Well-made, balanced tops can spin for a long time. Some of the tops I make spin for 13 minutes or more. However, the design and quality of the top itself are only a portion of what influences the total spin time. The way you launch a top can make a big difference. This article provides expert advice and tips on how to make a spinning top spin for a long time.
Use the right top
The foremost thing you need to do to make a top spin for a long time is to obtain a high quality top.
To know whether a top is capable of extended spinning, it’s helpful to understand why tops slow down and stop spinning in the first place.
It mainly has to do with friction. Friction affects a spinning top in a couple of ways. There is friction at the point where the tip of the top meets the table or floor. As the top begins to wobble, the tip starts to very slightly slide from side to side on the surface as it spins, creating more friction. To a lesser extent, the air resistance created by the top spinning through the air around it slows it down. This resistance also increases as the top starts to wobble.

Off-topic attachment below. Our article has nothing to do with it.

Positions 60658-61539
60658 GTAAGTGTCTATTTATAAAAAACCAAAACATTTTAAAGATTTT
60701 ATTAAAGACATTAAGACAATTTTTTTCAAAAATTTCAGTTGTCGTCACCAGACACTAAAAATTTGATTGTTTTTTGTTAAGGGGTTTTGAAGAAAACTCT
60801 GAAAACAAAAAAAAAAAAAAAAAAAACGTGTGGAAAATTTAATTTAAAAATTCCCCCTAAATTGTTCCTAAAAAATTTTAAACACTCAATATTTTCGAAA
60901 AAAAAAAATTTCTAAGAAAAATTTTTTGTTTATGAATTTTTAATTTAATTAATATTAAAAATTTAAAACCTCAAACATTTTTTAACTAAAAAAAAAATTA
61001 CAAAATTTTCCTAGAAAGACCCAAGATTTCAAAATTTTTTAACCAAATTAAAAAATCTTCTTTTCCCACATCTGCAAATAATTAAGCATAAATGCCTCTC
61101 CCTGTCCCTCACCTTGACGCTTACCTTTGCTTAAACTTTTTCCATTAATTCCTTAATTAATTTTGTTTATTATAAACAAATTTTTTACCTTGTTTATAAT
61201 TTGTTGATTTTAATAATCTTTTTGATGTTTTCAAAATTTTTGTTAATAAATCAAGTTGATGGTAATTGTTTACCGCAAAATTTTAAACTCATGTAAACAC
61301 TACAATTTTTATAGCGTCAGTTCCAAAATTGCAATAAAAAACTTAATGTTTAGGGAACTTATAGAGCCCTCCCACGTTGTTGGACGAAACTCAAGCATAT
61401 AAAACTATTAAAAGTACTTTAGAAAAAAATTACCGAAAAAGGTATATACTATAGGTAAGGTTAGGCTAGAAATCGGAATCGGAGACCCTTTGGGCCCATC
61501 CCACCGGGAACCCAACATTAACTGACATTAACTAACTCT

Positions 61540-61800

So, a top that is capable of spinning for a long time is designed in such a way that these frictional forces are minimized. Typically, these means a small point of contact at the tip and a manufacturing process that ensures that the top’s weight is evenly distributed around its center of gravity. I use a CNC lathe to accomplish this.
Most long-lasting tops also have most of their weight concentrated toward the bottom of the top. There is a greater impact of gravity pulling downward if the center of gravity is too high, which can cause a top to wobble excessively while spinning.
If you’re interested in more detail, check out my article on the physics of spinning tops.
Tips for how to make a spinning top spin for a long time
Now you’re armed with the knowledge of how tops spin and, hopefully, a high-quality top to practice your launching skills.
Once you have the right top, there are several things that you can do to take full advantage of its spinning potential.